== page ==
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Keeping Things Unique in the State of New York

You may have heard this tongue twister before: “Unique New York.” That’s more than just a vocal warm-up for theater folks or a line from Will Ferrell’s character “Ron Burgundy” in Anchorman. It accurately describes the uniqueness of New York City. That one-of-a-kind city is only one part of what makes the state of New York special. It has big-city high rises and upstate cottages, and so much more.

Staying with its unique nature, the state of New York has its own background check disclosure requirements. We have previously talked about state-specific disclosure requirements in Massachusetts, Minnesota, Montana, California, and more. What sets New York apart?

The New York Specific Requirements

If you screen people who live or work in New York, you may want to pay attention to New York law.

Before getting a background report on them as part of an application for credit, employment, insurance, or property rental, you must provide them with a New York specific disclosure.  The disclosure must:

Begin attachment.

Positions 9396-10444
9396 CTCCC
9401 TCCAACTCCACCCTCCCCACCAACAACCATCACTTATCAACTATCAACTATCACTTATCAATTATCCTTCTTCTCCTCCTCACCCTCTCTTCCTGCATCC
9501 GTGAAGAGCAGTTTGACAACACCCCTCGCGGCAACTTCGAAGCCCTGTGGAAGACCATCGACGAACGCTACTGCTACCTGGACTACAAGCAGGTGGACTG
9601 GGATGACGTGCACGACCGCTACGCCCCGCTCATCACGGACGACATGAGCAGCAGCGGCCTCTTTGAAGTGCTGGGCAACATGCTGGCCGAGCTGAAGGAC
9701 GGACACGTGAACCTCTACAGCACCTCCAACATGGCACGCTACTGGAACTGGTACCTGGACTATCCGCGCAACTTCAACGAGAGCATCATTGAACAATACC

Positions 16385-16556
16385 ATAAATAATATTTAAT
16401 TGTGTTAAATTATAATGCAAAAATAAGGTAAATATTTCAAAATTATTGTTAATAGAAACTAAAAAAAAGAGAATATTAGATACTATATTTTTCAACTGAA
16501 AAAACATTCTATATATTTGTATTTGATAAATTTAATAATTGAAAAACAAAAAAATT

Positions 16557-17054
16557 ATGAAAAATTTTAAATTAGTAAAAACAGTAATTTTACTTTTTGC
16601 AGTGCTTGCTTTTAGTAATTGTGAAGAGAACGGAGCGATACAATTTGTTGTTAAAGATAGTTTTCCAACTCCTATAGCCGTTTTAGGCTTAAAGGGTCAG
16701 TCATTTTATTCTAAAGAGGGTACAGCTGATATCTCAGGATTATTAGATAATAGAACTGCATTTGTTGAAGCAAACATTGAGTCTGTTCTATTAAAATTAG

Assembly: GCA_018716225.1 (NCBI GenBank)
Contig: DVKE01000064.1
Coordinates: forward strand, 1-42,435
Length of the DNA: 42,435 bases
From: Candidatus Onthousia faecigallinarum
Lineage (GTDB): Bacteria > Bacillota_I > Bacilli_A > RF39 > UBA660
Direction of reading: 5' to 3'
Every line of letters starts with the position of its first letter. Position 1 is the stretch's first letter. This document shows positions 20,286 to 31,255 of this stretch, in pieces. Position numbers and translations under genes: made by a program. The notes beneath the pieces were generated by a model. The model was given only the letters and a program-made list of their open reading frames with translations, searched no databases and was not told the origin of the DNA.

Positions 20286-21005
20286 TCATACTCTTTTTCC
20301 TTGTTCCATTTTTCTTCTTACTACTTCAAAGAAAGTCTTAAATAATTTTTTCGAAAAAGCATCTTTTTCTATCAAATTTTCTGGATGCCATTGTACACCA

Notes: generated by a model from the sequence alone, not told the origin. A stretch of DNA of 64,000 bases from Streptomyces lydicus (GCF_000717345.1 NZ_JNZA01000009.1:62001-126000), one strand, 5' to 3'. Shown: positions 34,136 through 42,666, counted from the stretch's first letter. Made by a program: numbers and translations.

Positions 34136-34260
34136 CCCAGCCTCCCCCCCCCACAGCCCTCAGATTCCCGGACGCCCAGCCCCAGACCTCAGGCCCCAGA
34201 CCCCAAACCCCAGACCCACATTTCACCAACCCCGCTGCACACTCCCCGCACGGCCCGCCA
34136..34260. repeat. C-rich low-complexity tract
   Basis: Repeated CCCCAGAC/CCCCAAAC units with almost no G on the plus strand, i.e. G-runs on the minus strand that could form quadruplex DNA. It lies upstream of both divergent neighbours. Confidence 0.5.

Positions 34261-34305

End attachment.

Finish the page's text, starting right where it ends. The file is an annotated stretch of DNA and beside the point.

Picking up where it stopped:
• Be in writing.
  • State that a consumer (background) report may be requested in connection with the application.
  • Advise that, upon their request, they will be informed if a background report was requested. And, if so, that they can be provided with the name and address of the background report provider.

Extra Steps for Interview-Based Checks

New York has more requirements when you do certain verifications, like reference checks or some job history checks, on people who live or work in New York as part of an application for credit, employment, insurance or property rental. If your background reports contain information from personal interviews (known as an “investigative consumer report” under New York law), you have to provide another disclosure to them.  The investigative consumer report disclosure must:

  • Be in writing.
  • State that you may procure or cause to be prepared an investigative consumer report.
  • Advise that, upon their written request, they will be informed if an investigative consumer report was requested. And, if so, that they can be provided with the name and address of the background report provider.
  • Include a copy of Article 23-A of the New York Correction Law, if the investigative consumer report was obtained for employment purposes.

If you still have questions about whether your New York disclosures pass muster, you may want to talk with your legal counsel.

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